IT HAPPENED TO ME: I'm A Demisexual

I don’t feel sexual attraction to someone unless I’ve first developed a deep emotional connection to them.
Publish date:
March 9, 2015
sexuality, gender norms, Sexual Identity, Demisexual, Self Discovery

I grew up assuming that I was "normal." I thought that other people were like me and that I was like them. As I got older, though, I realized that something just wasn't quite right.

I felt different about crushes and relationships than those around me. I didn't understand the other girls' obsessions with celebrities. I was grossed out when people would date just for the attention or experience. I got awkward stares when I admitted that I didn't have a crush on a single one of the boys I knew.

Then one day I figured it out. I've been attracted to guys before, and I'm never attracted to other girls, but I'm not quite heterosexual either. I'm what they call a demisexual.

You’ve probably never heard of demisexuality. Very few people have. What it means is that I don’t feel sexual attraction to someone unless I’ve first developed a deep emotional connection to them. That doesn’t mean I’ll become attracted to everyone I get that bond with, but it is a prerequisite.

Many people I’ve spoken to mistake this for being "normal." They think I only mean I wouldn’t sleep with someone before I got to know them, which they themselves would not do.

For one thing, tons of people have flings, so being more selective isn’t always the norm. For another, most people feel sexual attraction to others, regardless of whether or not they would rationally act on those feelings. I, on the other hand, just barely understand what it means to feel sexual attraction.

As you might assume, demisexuality has kind of stunted my ability to be in relationships. While I’m open to casual dating in theory, it doesn’t really appeal to me. Since I don’t know the person, I feel no attraction to them and don’t care to date them.

Because I am not usually interested in the men around me, I don’t really make an effort to flirt with them or to encourage them to flirt with me. I still want a relationship as much as the next person, but it’s a lot harder for me. Most people use dates to get to know the person, whereas I need to really connect with someone on a much deeper level to even want to date them.

One memory really stands out to me. It happened about seven-ish years ago when I was in middle school, and I didn’t yet know I was demisexual. I was standing in the lunch line, and two popular girls were in front of me, giggling about boys. They turned to me and asked me who I "liked" in our school. I didn’t have any close guy friends at the time, so I naturally had no interest in a single one of them. The question itself seemed so foreign and even rude to me. Why would they just assume automatically that I had to like someone? I told them I had no crushes, and they stared at me as if I was as alien to them as they were to me.

“Well then I guess you’re a lesbian,” one accused with disdain in her voice.

There was a moment of silence before they erupted with laughter and went about their business.

That is one of the many struggles of living in such a sexually charged culture. I’m expected to be sexually interested in at least one guy.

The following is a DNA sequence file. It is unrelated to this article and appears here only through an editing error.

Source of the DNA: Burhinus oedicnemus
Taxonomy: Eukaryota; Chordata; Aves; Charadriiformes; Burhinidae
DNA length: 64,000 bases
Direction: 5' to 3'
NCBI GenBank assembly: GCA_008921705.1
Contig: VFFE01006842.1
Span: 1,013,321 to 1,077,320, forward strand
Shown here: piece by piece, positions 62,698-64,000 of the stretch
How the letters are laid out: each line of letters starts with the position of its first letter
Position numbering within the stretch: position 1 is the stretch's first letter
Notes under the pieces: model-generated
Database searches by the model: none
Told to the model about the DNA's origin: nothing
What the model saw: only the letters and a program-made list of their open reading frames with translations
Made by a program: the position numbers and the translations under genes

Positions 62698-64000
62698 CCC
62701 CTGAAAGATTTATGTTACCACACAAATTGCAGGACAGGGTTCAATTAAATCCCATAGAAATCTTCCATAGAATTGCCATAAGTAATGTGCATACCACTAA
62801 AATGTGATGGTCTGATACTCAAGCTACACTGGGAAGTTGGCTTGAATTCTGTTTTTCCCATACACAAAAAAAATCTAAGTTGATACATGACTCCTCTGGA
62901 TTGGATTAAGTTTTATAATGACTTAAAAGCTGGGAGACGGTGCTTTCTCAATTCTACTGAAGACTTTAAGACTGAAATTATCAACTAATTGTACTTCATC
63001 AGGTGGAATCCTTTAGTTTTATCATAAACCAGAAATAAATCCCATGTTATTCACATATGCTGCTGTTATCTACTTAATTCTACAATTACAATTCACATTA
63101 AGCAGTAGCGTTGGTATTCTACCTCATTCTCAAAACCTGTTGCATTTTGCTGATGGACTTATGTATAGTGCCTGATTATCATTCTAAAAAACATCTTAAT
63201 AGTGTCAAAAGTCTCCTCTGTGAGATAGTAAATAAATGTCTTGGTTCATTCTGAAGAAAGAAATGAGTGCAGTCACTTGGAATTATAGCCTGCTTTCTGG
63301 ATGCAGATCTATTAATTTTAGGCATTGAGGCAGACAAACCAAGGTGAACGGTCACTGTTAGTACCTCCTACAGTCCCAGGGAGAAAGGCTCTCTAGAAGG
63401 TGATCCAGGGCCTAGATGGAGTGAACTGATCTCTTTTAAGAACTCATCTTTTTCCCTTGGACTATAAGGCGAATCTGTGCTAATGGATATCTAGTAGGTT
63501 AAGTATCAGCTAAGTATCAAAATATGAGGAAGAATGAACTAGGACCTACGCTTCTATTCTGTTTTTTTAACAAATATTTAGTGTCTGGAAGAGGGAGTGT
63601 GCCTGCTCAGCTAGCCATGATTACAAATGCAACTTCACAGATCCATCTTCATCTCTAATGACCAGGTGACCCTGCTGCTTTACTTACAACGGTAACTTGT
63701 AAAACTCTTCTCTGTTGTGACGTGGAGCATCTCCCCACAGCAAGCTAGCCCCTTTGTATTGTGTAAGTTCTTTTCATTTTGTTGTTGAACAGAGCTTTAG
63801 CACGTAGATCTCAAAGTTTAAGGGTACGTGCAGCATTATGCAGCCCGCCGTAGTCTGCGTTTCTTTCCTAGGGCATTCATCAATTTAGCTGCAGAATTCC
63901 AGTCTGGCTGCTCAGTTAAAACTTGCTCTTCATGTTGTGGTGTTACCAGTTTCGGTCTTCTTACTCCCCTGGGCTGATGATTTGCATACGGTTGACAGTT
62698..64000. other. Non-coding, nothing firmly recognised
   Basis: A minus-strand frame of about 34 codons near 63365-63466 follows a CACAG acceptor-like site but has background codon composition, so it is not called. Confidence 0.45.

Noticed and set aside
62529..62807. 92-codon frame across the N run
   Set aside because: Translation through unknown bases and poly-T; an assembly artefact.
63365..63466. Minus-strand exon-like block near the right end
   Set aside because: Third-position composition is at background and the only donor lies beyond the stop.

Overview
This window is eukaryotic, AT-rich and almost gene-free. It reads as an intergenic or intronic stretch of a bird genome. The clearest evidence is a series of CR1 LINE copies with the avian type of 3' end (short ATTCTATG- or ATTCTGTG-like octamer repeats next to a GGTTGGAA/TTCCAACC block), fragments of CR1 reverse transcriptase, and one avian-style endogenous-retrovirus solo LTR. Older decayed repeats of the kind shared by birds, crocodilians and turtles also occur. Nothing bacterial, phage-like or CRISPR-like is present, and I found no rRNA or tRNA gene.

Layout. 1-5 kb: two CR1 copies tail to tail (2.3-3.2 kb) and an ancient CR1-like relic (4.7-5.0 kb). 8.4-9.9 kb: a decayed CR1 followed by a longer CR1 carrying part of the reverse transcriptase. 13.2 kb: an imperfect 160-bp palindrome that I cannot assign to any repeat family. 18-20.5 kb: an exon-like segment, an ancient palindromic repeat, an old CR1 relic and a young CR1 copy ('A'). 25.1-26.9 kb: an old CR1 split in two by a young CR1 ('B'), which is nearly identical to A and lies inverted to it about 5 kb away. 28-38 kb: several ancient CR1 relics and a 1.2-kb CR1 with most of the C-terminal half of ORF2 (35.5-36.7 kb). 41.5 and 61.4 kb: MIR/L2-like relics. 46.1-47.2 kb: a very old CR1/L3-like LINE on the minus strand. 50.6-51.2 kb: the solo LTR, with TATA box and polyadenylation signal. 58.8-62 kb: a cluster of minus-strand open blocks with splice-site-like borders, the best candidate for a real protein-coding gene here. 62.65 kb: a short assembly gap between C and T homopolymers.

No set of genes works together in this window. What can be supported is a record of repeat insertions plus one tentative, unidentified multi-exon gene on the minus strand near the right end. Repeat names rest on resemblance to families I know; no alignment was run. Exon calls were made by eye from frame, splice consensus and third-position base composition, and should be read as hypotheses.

For years before I knew about demisexuality, I felt like something was wrong with me. I knew I emotionally desired relationships and marriage, but I never felt aroused.

Others would gush over celebrities, saying things like "I don’t care how old he is, he’s so hot I’d bang him if I got the chance." I was, and still am, fundamentally incapable of understanding the sentiment.

I couldn’t join in on conversations about the most attractive boys in school or the "hottest" actors. I don’t even understand what "hot" and "sexy" are supposed to mean. I can see people as cute, charming, attractive, or handsome, but hot and sexy…? It never made sense to me.

This incomprehension pushed me away from others my age for a long time -- mostly in middle school and high school, but in college as well. Being alienated from others made it even harder to develop the emotional bond I needed to feel sexual attraction.

Until I heard about demisexuality, I had become convinced that I literally had a hormonal imbalance that was keeping me from feeling sexually attracted to others or even just being interested in sex in general. I felt like an out-of-order vending machine. Society had a purpose for me that I could not fulfill, and it meant I was broken.

But people aren’t machines, and they don’t owe attraction to anyone else. You, not society, define your purpose in life. I am the way I am, and absolutely nothing is wrong with it.

Our culture acts like "getting laid" is a right of passage that makes you a "real" adult. People say things like "make a woman out of me." We have many sex-related phrases such as "sex appeal" and "sex sells"; sex is anywhere and everywhere in our culture!

It’s treated like the most important thing a person can experience. People act like the physical passion, and sex, is what keeps relationships alive.

But no matter how strange it all sounds, demisexuality is completely valid. It’s less common, yes, but that doesn’t mean it’s less real. Demisexuals’ relationships are no more or less valid than anyone else’s, and people like me have just as much of a chance of experiencing happy and successful partnerships as anyone else.

Everyone who relates to my experiences deserves a safe environment in which they know that there are others like them and that they’re not dysfunctional. If you think someone you know might be demisexual, save them some of the trouble I had to go through in discovering and embracing my obscure identity. Let them know you’re OK with them being who they are.

Just because someone feels sexual attraction differently from you does not mean either person is wrong.